"We love Charlie like a son and you're the one to blame for that.
How can you do such a thing and so close to the wedding date? How will I ever be able to explain it to everybody and how will I tell your father?"
"Oh Mom, please don't cry. I already have told Daddy."
"What?", she screeched. "You could tell your father but not your
mother? How could you?"
I braced myself for the reaction I knew would follow my next response. "I had to be able to talk to someone who would not get upset. Someone who would give me an objective point of view. I'm so sorry, Mom. I'm sorry that I didn't feel that I could tell you first."
I took her hands in mine hoping to convey my love as I continued with an explanation that would no doubt be painful for her to hear, "I just felt sure that you would react pretty much as you have and I didn't think I would be able to sort things out under that kind of pressure. Anyway, I haven't decided definitely yet. I am going to sleep on it tonight and decide in the morning. I just wanted to give you some idea of what might be happening."
4 PM, Sunday, June 14, 1959,
Arcadia Christian Church, Arcadia, CA:
On what felt like the hottest afternoon on record Charlie and I knelt with bowed heads at the altar. Both the heat and the circumstances left us literally dripping with sweat.
Dad was such a pro. In a maneuver that resembled a choreographed ballet gesture he never missed a beat as he slipped us his handkerchief to mop our brows then gracefully moved his left hand into position above our heads, raised his right hand to God.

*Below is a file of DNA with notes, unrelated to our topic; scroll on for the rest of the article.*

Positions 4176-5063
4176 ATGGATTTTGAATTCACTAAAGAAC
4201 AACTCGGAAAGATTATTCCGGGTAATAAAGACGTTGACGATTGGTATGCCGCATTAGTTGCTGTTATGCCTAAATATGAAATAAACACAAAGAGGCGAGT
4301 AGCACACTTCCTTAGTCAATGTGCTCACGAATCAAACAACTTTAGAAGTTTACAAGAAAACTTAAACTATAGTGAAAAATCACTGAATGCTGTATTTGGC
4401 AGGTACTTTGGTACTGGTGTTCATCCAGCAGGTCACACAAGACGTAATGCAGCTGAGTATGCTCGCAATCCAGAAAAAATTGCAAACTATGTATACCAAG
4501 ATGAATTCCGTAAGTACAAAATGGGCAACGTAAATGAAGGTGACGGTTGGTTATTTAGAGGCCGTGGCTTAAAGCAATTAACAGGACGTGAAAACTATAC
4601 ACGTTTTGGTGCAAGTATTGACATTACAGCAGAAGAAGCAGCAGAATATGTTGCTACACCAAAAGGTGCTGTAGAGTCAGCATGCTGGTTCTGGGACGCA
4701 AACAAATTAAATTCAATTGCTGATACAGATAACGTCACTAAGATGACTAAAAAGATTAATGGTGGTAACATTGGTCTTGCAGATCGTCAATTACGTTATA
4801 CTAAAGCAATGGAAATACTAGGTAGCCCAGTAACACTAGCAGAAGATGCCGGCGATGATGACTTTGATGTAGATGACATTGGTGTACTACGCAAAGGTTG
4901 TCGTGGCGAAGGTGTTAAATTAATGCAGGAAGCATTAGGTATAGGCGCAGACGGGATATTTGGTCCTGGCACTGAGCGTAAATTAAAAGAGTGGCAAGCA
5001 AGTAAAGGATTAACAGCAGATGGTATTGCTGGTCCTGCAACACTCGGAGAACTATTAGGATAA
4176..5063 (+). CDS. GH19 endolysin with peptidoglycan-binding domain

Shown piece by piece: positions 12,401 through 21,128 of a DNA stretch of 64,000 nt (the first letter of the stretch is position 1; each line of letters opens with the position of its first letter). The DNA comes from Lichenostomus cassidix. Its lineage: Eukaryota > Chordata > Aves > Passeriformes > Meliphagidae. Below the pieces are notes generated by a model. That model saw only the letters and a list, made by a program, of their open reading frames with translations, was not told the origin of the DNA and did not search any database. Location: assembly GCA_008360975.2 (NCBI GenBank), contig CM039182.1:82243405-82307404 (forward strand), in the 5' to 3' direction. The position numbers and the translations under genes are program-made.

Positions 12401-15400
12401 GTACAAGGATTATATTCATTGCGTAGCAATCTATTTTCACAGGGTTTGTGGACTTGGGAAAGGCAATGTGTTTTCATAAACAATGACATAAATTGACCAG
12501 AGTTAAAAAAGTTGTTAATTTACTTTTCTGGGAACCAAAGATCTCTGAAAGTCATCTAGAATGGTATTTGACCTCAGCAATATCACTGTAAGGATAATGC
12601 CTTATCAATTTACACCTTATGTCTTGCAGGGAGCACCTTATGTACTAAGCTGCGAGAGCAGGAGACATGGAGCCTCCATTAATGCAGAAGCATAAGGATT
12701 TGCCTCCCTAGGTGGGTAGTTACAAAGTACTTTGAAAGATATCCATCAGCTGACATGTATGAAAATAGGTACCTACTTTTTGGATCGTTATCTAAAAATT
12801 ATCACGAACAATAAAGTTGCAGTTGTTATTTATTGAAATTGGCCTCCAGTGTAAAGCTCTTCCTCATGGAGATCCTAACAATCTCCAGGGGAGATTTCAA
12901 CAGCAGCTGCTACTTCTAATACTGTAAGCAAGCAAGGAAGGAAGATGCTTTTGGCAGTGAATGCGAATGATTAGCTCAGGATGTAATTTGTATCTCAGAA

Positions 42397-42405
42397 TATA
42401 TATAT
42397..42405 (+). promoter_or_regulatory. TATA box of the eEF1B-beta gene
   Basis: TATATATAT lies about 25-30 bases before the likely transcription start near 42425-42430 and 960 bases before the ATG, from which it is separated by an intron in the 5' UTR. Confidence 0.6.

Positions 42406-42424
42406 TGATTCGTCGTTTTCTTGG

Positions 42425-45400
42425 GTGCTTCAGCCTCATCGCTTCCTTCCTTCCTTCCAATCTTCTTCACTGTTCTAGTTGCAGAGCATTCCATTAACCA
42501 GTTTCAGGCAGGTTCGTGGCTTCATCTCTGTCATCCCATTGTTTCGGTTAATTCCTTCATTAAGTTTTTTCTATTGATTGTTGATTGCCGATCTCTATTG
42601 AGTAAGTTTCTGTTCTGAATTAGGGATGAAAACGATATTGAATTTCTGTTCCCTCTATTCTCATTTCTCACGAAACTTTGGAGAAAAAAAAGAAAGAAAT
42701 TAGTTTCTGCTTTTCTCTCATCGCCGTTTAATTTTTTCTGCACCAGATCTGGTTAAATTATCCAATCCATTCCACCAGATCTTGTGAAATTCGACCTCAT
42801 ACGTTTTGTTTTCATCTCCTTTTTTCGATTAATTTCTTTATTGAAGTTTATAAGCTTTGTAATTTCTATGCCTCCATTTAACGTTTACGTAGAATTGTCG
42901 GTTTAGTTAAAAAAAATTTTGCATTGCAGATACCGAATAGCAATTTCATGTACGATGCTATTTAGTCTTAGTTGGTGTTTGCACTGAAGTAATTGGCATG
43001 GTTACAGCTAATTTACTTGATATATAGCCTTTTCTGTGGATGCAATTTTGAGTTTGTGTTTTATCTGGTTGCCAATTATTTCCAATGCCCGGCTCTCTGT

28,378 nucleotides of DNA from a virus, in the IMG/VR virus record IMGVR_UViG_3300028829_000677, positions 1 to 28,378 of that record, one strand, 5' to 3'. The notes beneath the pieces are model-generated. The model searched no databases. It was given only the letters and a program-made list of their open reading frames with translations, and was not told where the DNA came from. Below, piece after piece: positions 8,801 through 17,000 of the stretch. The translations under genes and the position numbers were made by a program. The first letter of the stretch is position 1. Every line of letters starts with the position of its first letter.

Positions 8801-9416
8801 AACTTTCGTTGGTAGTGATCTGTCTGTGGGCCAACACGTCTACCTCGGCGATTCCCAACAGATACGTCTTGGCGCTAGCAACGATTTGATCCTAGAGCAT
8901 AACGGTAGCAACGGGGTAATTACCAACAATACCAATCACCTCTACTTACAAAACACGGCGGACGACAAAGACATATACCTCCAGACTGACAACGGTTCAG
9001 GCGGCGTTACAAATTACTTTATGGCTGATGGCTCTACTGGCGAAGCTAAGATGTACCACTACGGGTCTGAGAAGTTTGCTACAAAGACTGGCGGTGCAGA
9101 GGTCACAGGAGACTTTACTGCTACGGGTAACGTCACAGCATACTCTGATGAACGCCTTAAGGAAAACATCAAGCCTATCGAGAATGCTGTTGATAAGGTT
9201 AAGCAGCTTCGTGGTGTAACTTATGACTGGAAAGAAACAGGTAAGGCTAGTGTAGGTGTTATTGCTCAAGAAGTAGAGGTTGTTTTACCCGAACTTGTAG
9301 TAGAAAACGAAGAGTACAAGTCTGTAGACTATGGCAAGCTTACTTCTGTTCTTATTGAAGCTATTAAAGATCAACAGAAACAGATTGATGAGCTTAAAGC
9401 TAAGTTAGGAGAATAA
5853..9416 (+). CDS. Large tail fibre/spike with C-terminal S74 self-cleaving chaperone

"For inasmuch as these two have consented together in holy wedlock and have witnessed the same before God and this company, having given and pledged their troth, each to the other and having declared the same by the giving and receiving of rings, I do now pronounce that they are husband and wife."
We looked up and on Dads' cue we stood facing him. He held our hands and retrieved his handkerchief as he smiled at Charlie then gently bowed to kiss my forehead and whispered in my ear, "I love you baby and I pray you will always be happy with the decision you made." I kissed his cheek and whispered back, "Oh thank you Daddy for everything. It was a beautiful ceremony and don't worry I will be happy."
With moist eyes he smiled then straightened and faced the congregation. His voice quavered only slightly as he spoke, "Those whom God hath joined together let no man put asunder. Amen. Charlie you may kiss your bride."
5 PM, Sunday, June 14, 1959
Outside the church sanctuary:
"Well congratulations Charlie old man you really did it."
"Ha Ha, yes I did. I told you she was the girl I was going to marry, Bill."
Lobby of Tri-Cities Hospital, Vista, CA:
"James brought his favorite toy to share with the new baby", Charlie announced. We had agreed to keep the sex of the baby a secret until their first meeting; a surprise for James. He was mesmerized by the sight of us and uncharacteristically shy as he stood with one arm around his fathers' leg.
The nurse wheeled my chair toward them and said, "Aw isn't that just the sweetest thing? What a good big brother you are."
James cautiously stepped forward, his eyes glued on the bundle cradled in my arms. "It's for the baby", James told me softly as he held out a plastic fire engine to Robbie. It wasn't really a fire engine it was an empty bubble bath bottle shaped like one. It was in his Christmas stocking and had been his favorite toy for the nine months since.
I lifted James onto my lap, opened the blanket revealing the baby's face and said, "James, this is your baby brother, Robbie."
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